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Learning Music After Age 50

Never played or sang? No problem. Learning as an adult can bring joy — and stimulate your brain


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Roy Ernst remembers the first few times he conducted an orchestra full of novice adult musicians.

“When we played a piece that was recognizable, people were like, ‘Oh, my goodness, they are really good,’ ” says Ernst, a professor emeritus of music education at the University of Rochester in New York. “One advantage we had was that expectations were so low.”

It’s not just audience members who are skeptical when adult beginners take the stage. Would-be singers and musicians often face their own doubts.

“We often think about people participating in music only if they’ve done it earlier in life,” says Julene Johnson, associate director of the University of California, San Francisco, Institute for Health & Aging. “It’s a little bit of myth that people later in life can’t do it.”

Not only can we do it, we probably should do it: Making music is a good brain-stimulating activity at any age, according to a report on music and the brain from the Global Council on Brain Health (GCBH).

“We now have a number of studies suggesting that engaging in music late in life is not only good for your brain but good for your social and emotional well-being,” says Johnson, who was among the experts who wrote the report.

In a study led by Johnson, older adults — many with no musical experience — joined choirs at senior centers. After six months, the singers felt less lonely and more engaged in life. And while the singers did not show improvements in thinking skills, other studies point to cognitive benefits. Researchers at the University of South Florida found improvements in mental processing speed, verbal fluency and other cognitive measures among adults ages 60 to 85 who took piano lessons over several months. In those studies, people were instructed to practice a minimum of three hours per week  — which means the dose of music learning may have been higher for the piano players than for the weekly singers in her study, Johnson says.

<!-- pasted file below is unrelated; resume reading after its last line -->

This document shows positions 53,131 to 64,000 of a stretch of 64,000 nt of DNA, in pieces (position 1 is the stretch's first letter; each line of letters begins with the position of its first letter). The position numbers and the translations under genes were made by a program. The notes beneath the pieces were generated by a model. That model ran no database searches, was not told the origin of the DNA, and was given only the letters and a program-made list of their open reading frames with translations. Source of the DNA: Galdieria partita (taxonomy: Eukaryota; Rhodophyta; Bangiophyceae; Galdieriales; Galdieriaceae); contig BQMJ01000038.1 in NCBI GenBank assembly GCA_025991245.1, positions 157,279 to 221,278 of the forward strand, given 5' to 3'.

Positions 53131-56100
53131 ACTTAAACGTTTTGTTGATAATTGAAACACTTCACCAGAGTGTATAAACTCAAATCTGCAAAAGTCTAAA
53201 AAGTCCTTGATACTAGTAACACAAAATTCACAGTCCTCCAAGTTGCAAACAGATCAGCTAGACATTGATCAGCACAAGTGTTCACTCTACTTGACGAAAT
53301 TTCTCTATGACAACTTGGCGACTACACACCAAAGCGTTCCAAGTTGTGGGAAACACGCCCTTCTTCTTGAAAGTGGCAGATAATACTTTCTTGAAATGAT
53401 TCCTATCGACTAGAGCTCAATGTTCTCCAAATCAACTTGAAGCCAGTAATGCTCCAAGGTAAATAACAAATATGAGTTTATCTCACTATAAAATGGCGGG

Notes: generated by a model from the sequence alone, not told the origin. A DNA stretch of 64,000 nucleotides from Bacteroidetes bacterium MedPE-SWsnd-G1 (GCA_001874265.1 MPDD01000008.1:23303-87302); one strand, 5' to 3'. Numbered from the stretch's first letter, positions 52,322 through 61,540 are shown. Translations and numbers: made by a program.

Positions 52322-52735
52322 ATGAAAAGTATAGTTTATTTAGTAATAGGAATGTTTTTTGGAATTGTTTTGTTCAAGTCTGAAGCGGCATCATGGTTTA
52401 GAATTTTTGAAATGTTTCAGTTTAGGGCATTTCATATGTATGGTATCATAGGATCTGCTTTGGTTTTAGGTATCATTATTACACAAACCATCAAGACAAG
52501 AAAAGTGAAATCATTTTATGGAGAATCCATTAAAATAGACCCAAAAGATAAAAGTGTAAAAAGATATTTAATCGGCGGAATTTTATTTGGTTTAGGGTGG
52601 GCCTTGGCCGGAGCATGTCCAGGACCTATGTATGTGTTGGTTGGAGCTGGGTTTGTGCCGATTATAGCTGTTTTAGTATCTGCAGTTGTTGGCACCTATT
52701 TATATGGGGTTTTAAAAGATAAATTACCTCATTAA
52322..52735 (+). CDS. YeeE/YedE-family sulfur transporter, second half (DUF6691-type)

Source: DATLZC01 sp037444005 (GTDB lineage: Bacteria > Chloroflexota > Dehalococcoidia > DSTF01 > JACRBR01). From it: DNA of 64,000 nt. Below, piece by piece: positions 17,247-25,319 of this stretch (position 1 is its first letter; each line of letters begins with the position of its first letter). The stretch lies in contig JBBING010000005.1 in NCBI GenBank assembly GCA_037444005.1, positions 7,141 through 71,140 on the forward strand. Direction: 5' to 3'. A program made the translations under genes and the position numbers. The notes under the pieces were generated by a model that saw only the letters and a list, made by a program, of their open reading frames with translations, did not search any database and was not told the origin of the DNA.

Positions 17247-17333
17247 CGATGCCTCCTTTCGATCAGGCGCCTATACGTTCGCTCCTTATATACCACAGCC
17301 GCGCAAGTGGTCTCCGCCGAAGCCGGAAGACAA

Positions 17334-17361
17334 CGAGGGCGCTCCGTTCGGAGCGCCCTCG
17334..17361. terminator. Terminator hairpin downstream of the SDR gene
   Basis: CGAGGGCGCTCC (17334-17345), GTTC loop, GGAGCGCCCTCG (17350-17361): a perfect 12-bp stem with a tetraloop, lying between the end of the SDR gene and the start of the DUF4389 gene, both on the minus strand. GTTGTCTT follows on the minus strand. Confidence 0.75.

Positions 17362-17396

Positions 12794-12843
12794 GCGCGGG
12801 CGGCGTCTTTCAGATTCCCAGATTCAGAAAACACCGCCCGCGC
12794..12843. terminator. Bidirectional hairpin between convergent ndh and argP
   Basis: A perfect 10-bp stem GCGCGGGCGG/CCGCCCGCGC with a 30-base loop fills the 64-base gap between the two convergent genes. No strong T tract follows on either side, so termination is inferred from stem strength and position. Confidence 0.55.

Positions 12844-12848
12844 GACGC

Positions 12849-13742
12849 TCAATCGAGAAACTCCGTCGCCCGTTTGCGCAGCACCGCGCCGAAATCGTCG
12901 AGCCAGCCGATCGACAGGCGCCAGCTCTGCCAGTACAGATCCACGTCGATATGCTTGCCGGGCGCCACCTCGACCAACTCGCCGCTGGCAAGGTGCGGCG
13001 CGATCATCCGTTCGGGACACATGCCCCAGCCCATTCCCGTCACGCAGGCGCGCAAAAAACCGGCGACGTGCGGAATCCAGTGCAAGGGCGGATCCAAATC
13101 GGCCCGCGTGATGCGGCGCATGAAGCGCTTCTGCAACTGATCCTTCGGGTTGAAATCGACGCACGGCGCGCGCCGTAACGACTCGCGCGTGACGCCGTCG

Music lessons belong on the long list of learning experiences likely to bolster brain health, says neuroscientist and musician Daniel Levitin, another contributor to the GCBH report.

“Your willingness to try new things and be open to new experiences,” whether it’s making music, taking language lessons or tackling new puzzles and books, is a key to healthy aging, says Levitin, a professor emeritus at McGill University in Canada and founding dean of arts and humanities at the Minerva Schools at the Keck Graduate Institute in San Francisco. Such experiences matter because our brains make new connections throughout life, he says.

Levitin’s own grandmother learned to play an electronic keyboard at age 80 and played every day until she was 96. “She didn’t become a concert pianist, but that doesn’t matter,” he says.

Solo lessons and practice are beneficial, but playing or singing in time with a group is an especially rich experience, says Ernst, the conductor who works with novice older musicians. Ernst is the founder of New Horizons, an organization of community bands and orchestras that teach members of any age to play. New Horizons groups are in nearly 200 communities in the United States, Canada and elsewhere, he says.

Community choirs also are widespread and especially accessible since you don’t need to rent or buy an instrument. Yet the biggest obstacle for many adult learners is not the cost of a guitar, but overcoming the idea that they’ll never be good enough. Ernst hears the same childhood stories again and again: “My father said I had no talent … my music teacher told me to move my lips but not to sing.” Those lingering insecurities are irrelevant, he says. “I can tell you that the success rate is pretty close to 100 percent,” Ernst says. “By success, I mean being able to play at a level that brings a lot of satisfaction.”

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